State of the Nation
In 2002, the Elementary and Secondary Education Act of 1965, reauthorized as the No Child Left Behind Act, outlined specific ways including prioritizing test taking to close America’s achievement gap regardless of race, gender, and income factors. Though ideal in nature, such top-down driven initiatives naturally faced criticism from educators nationwide in its disregard for classroom differences and individual student learning styles. In 2010, the Common Core State Standards Initiative established new standards for math and English, further pressuring teachers to spend more time in those areas.
Needless to say, despite increasing evidence of its impact on student achievement, arts education has been losing its foothold in America’s K-12 system. Furthermore, national trends in education, plagued by austerity budgets, have seen significantly reduced funding in other vital areas from teacher salaries to even cutting bus routes. Faced with hard choices, school administrators and educators must find other creative ways to provide a well-rounded curriculum while fulfilling state and federal mandates. The purpose of this section is to highlight the relevance of arts education, difficulties in its implementation, and the ways T2C hopes to solve them for the unique population it serves.
Why Arts Education?
It is generally accepted that theatre arts can be used as a learning medium. The National Standards for Theatre Education developed by the Consortium of National Arts Education Associations have identified eight standards to which students can benefit from theatre education.
1. Script writing through improvising, writing and refining scripts based on personal experience and heritage, imagination, literature and history.
2. Acting by developing, communicating and sustaining characters in improvisations and informal or formal productions.
3. Designing and producing by conceptualizing and realizing artistic interpretations for informal or formal productions.
4. Directing by interpreting dramatic texts and organizing and conducting rehearsals for informal or formal productions.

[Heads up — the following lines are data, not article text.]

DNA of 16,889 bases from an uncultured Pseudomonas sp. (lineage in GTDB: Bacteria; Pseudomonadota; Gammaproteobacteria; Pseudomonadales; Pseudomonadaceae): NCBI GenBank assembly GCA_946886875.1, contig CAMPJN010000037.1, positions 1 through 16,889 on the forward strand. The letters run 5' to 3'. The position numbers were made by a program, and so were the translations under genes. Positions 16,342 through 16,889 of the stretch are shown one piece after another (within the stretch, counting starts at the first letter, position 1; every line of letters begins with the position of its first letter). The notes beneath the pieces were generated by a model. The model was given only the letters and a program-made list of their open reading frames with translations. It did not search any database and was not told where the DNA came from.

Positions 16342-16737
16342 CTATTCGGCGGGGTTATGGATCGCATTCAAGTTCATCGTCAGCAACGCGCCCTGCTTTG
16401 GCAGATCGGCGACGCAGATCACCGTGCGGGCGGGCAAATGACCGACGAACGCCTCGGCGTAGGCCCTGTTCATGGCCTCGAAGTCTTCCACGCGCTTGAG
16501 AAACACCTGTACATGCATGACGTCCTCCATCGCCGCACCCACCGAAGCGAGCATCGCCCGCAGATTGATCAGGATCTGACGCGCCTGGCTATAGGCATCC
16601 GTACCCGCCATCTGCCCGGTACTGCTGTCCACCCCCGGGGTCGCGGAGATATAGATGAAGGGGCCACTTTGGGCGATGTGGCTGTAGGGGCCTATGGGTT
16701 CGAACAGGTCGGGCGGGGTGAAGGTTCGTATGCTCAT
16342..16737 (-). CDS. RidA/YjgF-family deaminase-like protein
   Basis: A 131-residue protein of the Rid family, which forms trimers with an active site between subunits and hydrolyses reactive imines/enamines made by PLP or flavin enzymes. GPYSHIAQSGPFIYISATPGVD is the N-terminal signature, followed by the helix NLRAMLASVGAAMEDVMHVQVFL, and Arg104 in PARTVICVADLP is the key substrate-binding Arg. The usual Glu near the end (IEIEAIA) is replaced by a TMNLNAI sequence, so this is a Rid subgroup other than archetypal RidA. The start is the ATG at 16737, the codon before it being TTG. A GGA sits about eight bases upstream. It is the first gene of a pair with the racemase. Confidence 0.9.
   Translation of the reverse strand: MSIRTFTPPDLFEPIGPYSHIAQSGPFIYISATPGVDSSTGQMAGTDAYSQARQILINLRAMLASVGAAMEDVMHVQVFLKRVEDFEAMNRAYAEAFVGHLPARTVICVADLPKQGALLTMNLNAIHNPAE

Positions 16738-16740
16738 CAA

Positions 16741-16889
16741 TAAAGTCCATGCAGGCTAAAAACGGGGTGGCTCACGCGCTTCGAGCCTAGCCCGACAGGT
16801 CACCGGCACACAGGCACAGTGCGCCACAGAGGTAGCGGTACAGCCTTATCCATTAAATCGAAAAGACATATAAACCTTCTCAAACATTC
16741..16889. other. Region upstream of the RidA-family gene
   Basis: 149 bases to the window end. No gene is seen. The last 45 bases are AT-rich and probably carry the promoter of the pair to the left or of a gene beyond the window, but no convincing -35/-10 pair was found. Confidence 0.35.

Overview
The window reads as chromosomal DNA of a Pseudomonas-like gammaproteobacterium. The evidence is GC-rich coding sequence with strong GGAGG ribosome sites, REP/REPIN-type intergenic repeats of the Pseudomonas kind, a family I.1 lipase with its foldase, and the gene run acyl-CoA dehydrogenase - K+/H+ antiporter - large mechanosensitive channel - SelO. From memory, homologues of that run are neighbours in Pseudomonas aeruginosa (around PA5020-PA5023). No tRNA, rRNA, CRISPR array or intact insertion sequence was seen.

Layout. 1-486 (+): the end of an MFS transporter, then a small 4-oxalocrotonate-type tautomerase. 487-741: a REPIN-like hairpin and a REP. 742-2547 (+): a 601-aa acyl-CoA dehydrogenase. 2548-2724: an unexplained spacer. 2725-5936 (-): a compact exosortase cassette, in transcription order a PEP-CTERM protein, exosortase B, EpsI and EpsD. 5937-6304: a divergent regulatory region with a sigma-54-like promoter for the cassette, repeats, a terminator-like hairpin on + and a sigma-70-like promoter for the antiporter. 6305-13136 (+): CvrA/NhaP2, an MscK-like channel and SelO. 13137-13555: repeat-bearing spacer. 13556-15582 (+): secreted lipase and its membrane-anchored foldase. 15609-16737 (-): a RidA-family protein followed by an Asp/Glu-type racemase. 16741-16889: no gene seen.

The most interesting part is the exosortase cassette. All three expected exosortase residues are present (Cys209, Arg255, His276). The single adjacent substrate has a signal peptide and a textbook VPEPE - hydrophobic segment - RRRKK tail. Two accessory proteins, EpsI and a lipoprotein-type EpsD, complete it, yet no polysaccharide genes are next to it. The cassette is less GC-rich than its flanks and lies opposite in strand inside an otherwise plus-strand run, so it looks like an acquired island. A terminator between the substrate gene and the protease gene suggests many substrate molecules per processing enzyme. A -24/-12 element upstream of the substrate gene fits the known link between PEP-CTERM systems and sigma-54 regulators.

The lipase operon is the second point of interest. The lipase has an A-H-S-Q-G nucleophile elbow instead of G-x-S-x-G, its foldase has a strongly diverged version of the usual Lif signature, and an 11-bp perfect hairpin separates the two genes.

5. Researching by evaluating and synthesizing cultural and historical information to support artistic choices.
6. Comparing and integrating art forms by analyzing traditional theatre, dance, music, visual arts, and new art forms.
7. Analyzing, critiquing, and constructing meanings from informal and formal theatre, film, television, and electronic media productions.
8. Understanding context by analyzing the role of theatre, film, television, and electronic media in the past and the present.
*American Alliance for Theatre Education
In 2006, the National Assembly of State Arts Agencies published a booklet titled Critical Evidence, underscoring the positive effects of arts education. The research proposes a collective understanding that the arts are vital and then highlights various correlations between experiencing art and academic achievement. Aside from social skills commonly gained through arts education, the report also addresses relationships between the arts in developing spatial reasoning, having higher SAT scores , and its’ role in motivating at-risk youth. The link to the PDF version of the document is provided below.
Difficulties in integrating Arts Education
Notwithstanding strong cross-curricular links between the arts and other subjects like math and science, it remains unclear what kinds of performance models are applied successfully at the middle and secondary school levels, especially when working with minority populations. While performances and productions remain integral to K-12 education in the United States, most schools including even traditional performing arts schools do not actually use theatre as a learning medium. The debate between implementing theatre as an integrated area of study versus being separate in the curriculum points to the lack of longitudinal and interdisciplinary research on the topic. One immediate question for educators is what is the most effective way of using theatre to maximize students’ college readiness?
T2C serves the Karen refugees who encounter cultural and linguistic barriers on a daily basis. For these students, creative measures must be taken to address the plethora of issues affecting their achievement including student motivation, family issues, language proficiency, financial circumstances and much more. We approach the question of college readiness with the understanding that theatre education is a comprehensive strategy which should complement, not replace traditional schooling. Due to the aforementioned factors, the ability of these students to experience arts learning is limited but for whom is obviously necessary. We face this incredible challenge to provide these students with some of the benefits of an integrated arts education outside of the setting that traditionally denies them this opportunity.